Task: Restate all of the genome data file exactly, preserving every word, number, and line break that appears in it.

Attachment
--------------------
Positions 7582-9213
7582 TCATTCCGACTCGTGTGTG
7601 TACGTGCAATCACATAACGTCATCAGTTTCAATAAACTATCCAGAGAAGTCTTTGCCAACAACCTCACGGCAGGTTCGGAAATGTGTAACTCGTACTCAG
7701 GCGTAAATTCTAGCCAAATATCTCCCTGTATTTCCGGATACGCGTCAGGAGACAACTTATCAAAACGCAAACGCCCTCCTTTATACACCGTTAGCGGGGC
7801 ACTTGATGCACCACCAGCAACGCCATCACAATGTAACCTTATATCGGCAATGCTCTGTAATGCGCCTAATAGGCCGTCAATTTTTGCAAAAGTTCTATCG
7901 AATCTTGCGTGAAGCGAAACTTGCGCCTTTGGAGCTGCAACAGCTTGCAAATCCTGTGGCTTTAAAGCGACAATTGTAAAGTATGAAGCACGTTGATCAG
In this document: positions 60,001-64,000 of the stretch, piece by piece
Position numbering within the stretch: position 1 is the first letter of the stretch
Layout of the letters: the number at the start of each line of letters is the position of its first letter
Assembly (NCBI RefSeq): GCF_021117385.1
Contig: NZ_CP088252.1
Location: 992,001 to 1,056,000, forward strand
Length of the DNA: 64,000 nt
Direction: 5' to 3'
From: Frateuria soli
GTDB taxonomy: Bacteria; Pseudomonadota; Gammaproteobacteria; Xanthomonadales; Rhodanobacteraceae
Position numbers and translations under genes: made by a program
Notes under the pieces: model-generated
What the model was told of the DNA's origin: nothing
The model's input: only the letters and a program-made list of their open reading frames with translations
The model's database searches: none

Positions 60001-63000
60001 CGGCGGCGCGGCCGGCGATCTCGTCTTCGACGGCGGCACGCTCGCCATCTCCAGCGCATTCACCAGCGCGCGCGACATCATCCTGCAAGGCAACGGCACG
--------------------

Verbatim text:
Positions 7582-9213
7582 TCATTCCGACTCGTGTGTG
7601 TACGTGCAATCACATAACGTCATCAGTTTCAATAAACTATCCAGAGAAGTCTTTGCCAACAACCTCACGGCAGGTTCGGAAATGTGTAACTCGTACTCAG
7701 GCGTAAATTCTAGCCAAATATCTCCCTGTATTTCCGGATACGCGTCAGGAGACAACTTATCAAAACGCAAACGCCCTCCTTTATACACCGTTAGCGGGGC
7801 ACTTGATGCACCACCAGCAACGCCATCACAATGTAACCTTATATCGGCAATGCTCTGTAATGCGCCTAATAGGCCGTCAATTTTTGCAAAAGTTCTATCG
7901 AATCTTGCGTGAAGCGAAACTTGCGCCTTTGGAGCTGCAACAGCTTGCAAATCCTGTGGCTTTAAAGCGACAATTGTAAAGTATGAAGCACGTTGATCAG
In this document: positions 60,001-64,000 of the stretch, piece by piece
Position numbering within the stretch: position 1 is the first letter of the stretch
Layout of the letters: the number at the start of each line of letters is the position of its first letter
Assembly (NCBI RefSeq): GCF_021117385.1
Contig: NZ_CP088252.1
Location: 992,001 to 1,056,000, forward strand
Length of the DNA: 64,000 nt
Direction: 5' to 3'
From: Frateuria soli
GTDB taxonomy: Bacteria; Pseudomonadota; Gammaproteobacteria; Xanthomonadales; Rhodanobacteraceae
Position numbers and translations under genes: made by a program
Notes under the pieces: model-generated
What the model was told of the DNA's origin: nothing
The model's input: only the letters and a program-made list of their open reading frames with translations
The model's database searches: none

Positions 60001-63000
60001 CGGCGGCGCGGCCGGCGATCTCGTCTTCGACGGCGGCACGCTCGCCATCTCCAGCGCATTCACCAGCGCGCGCGACATCATCCTGCAAGGCAACGGCACG